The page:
Directors were encouraged by reforms to improve governance and reduce corruption. They welcomed the publication of the audited financial statements of the National Oil Company and 2020 draft budget, which improved public access to economic information. Notwithstanding, Directors considered that further efforts are needed and encouraged continued strengthening and operationalization of the anti-corruption framework and ensuring that the new Anti-Corruption Authority and Commission on Transparency become fully operational.

Directors agreed that the Republic of Congo’s diversification strategy will be key to sustain higher and more inclusive growth. In this regard, they emphasized the importance of strengthening governance and improving the business environment, including through reforms to increase access to electricity, reduce administrative requirements to start new businesses, and improving access to credit.

Table 1.

Republic of Congo: Selected Economic and Financial Indicators, 2017–24

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Sources: Congolese authorities; and IMF staff estimates and projections.

Revenue excluding grants minus total expenditures (excluding interest payments and foreign-financed public investment).

Overall balance minus 20 percent of oil revenues and minus 80 percent of the oil revenue in excess of the average observed during the three previous years.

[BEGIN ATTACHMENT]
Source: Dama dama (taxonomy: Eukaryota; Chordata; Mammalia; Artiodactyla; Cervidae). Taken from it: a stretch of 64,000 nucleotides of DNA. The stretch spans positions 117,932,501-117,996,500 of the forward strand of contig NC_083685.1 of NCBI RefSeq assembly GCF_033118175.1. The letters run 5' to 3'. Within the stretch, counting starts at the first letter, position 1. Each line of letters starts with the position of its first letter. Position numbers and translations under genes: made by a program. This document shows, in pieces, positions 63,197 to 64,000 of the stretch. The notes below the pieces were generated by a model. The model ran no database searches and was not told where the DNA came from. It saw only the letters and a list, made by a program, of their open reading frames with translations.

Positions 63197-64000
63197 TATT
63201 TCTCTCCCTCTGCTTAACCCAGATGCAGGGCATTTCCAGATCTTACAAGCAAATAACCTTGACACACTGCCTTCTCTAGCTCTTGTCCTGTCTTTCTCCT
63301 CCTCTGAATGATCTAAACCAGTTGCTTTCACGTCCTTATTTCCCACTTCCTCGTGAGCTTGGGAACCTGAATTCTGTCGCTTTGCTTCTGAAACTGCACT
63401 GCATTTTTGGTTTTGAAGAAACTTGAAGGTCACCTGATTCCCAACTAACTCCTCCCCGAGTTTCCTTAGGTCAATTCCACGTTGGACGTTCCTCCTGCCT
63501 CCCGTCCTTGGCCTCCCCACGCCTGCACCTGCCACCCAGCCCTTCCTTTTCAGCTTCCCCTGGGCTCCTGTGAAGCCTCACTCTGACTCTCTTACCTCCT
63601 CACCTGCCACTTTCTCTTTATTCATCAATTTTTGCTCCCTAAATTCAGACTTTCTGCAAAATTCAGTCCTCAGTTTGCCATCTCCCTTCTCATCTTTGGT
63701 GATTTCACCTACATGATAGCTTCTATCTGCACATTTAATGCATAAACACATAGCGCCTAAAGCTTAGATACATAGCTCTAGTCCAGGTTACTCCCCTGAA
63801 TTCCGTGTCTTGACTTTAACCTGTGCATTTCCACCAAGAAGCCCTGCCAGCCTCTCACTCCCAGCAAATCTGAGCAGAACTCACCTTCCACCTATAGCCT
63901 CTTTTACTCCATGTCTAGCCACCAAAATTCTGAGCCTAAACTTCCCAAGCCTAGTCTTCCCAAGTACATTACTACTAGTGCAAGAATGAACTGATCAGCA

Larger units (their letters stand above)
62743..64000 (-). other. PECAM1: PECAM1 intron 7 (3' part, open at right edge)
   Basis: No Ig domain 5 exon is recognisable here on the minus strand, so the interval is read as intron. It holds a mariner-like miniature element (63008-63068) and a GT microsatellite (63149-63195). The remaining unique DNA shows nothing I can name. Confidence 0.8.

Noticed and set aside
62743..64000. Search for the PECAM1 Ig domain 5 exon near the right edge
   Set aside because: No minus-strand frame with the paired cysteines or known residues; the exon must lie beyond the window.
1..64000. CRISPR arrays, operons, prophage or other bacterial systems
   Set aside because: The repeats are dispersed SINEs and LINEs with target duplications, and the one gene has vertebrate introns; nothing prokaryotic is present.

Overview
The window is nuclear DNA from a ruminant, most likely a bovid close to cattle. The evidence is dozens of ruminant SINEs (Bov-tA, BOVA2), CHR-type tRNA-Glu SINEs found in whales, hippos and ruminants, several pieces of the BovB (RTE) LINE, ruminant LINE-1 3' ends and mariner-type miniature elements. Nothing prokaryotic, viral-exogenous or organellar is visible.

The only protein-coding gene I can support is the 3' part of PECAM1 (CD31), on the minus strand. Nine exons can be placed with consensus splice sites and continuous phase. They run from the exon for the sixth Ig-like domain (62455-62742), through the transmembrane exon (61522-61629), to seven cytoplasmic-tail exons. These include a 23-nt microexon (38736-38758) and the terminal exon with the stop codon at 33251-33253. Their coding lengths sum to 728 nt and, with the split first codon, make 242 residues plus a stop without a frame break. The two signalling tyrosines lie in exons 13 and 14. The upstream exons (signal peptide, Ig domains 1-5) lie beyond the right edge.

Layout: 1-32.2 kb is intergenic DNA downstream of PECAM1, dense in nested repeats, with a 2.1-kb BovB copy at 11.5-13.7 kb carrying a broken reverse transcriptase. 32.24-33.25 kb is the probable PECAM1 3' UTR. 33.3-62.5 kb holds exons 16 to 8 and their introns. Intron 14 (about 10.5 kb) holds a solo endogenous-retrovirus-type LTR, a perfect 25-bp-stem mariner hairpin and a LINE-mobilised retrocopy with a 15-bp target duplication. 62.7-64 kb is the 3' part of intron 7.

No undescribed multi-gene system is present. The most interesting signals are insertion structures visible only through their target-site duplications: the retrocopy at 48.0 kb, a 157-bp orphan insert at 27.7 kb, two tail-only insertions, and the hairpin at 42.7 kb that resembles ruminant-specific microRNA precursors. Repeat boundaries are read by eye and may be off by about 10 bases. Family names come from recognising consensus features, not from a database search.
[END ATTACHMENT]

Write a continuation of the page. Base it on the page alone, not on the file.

Before IMF-ECF financing, other expected financing and exceptional financing due to external debt restructuring net of restructured contingent liabilities.


Under Article IV of the IMF’s Articles of Agreement, the IMF holds bilateral discussions with members, usually every year. A staff team visits the country, collects economic and financial information, and discusses with officials the country’s economic developments and policies. On return to headquarters, the staff prepares a report, which forms the basis for discussion by the Executive Board.


At the conclusion of the discussion, the Managing Director, as Chairman of the Board, summarizes the views of Executive Directors, and this summary is transmitted to the country’s authorities. An explanation of any qualifiers used in summings up can be found here: http://www.imf.org/external/np/sec/misc/qualifiers.htm.